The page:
Recipe Sleuth: Rasika’s Date-and-Toffee Pudding

Chef Vikram Sunderam loaned us his recipe for this dessert, one of our favorites at the Indian restaurant in DC where's he's executive chef.

Photograph by Chris Leaman.

At Rasika, a trendy, colorful dining room in DC’s Penn Quarter, chef Vikram Sunderam redefines traditional Indian dishes with a slightly Western touch. The result is a roster of fabulous dishes that pay tribute to what you’ll find in traditional curry houses but with new twists. On his dessert menu is a petite date-and-toffee pudding that’s a play on the traditional British sticky-toffee pudding. Sunderam says he wanted to create something that acknowledged the English influence on Indian cuisine. The pudding has been on the menu since the restaurant opened and is one of the most popular sweets.

Be sure to use warm water when blending the dates and mixing in the baking soda, says Sunderam. It will ensure that the dessert comes out moist and light.Recipe Sleuth: Rasika’s Date-and-Toffee Pudding

Serves 6

Make the date pudding:

½ pound dried, seedless dates
1 cup warm water
2 tablespoons baking soda
8 tablespoons (1 stick) unsalted butter, plus more for greasing serving cups
9 ounces (about 1 cup) sugar
9 eggs
1 teaspoon vanilla extract
3¾ cups (1 pound) refined flour, plus more for dusting serving cups
2 tablespoons baking powder
 Creme fraîche as needed  

Preheat the oven to 350 degrees.

Place the dates and hot water in a blender and blend until it creates a smooth paste. Stir in the baking soda and set aside.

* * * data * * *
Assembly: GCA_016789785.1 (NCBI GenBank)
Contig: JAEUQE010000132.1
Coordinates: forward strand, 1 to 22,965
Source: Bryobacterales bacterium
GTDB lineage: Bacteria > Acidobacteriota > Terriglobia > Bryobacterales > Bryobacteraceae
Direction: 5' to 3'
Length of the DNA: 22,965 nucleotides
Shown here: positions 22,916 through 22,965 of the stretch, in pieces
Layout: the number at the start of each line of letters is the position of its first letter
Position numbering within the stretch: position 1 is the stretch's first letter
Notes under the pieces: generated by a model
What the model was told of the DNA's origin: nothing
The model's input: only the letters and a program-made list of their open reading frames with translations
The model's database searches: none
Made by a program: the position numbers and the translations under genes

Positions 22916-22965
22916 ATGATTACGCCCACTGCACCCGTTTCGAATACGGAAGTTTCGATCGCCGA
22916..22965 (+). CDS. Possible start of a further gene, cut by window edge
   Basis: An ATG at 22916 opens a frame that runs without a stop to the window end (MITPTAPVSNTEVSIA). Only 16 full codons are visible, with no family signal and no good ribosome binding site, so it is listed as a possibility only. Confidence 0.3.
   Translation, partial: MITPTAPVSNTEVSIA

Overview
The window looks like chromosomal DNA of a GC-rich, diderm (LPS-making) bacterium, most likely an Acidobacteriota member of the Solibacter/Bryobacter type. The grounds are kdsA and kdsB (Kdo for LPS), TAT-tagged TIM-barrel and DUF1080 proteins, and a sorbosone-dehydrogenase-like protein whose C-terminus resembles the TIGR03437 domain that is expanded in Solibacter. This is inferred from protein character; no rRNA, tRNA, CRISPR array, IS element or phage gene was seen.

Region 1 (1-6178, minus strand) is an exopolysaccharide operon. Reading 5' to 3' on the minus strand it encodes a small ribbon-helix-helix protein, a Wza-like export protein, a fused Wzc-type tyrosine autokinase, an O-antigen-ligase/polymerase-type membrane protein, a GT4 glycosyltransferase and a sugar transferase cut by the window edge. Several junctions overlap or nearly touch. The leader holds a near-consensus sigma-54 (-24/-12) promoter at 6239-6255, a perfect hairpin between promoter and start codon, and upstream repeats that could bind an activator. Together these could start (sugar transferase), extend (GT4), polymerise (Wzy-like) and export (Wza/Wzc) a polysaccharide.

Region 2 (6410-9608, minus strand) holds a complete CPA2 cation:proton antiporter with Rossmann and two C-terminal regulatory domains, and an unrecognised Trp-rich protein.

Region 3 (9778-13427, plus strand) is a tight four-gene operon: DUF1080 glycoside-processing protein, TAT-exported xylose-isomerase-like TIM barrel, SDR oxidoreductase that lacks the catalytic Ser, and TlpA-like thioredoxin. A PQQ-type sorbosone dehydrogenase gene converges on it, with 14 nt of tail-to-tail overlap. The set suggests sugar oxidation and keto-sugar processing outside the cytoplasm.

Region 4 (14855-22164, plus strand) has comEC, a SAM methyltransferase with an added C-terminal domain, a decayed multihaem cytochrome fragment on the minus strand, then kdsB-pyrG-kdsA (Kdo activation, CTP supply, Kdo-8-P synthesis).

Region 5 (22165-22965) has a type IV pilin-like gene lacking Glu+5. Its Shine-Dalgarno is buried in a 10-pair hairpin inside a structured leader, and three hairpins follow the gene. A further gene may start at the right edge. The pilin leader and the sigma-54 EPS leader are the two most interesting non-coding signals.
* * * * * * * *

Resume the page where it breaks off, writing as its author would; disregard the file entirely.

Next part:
Brush 6 4-ounce foil cups with butter and lightly dust with flour. Store in the refrigerator.

In a stand mixer fitted with the whisk attachment, mix the sugar and the stick of butter until light and fluffy. Add the eggs and vanilla extract and blend well. Reduce the speed of the mixer and fold in the flour, baking powder, and the blended dates. Pour the mixture into the foil cups, filling about ¾ of the way.

Bake for 45 minutes or until the puddings are a light-brown color. Stick a toothpick in the center; it shouldn’t be moist or sticky when you pull it out. When done, remove the puddings from the cups and let them cool on a cooling rack.

Pour the toffee sauce (recipe below) over the top and serve with mixed-berry coulis (recipe below) and crème fraîche.

For the toffee sauce:

¼ cup unsalted butter
1 cup brown sugar
1 cup heavy cream

Heat the butter in a heavy bottom pan over medium heat. Add the brown sugar and stir until it melts. Add the cream, mix well, and cook on a low flame until it thickens to coat the back of a wooden spoon.

For the coulis:

2 pints fresh fruit (Sunderam likes strawberries and raspberries)
½ cup sugar

In a heavy bottom pan set over medium heat, cook the berries with the sugar until they soften. Blend to a fine purée and pass through a fine-mesh sieve. Refrigerate until ready to serve.

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Food Editor

Anna Spiegel covers the dining and drinking scene in her native DC. Prior to joining Washingtonian in 2010, she attended the French Culinary Institute and Columbia University’s MFA program in New York, and held various cooking and writing positions in NYC and in St. John, US Virgin Islands.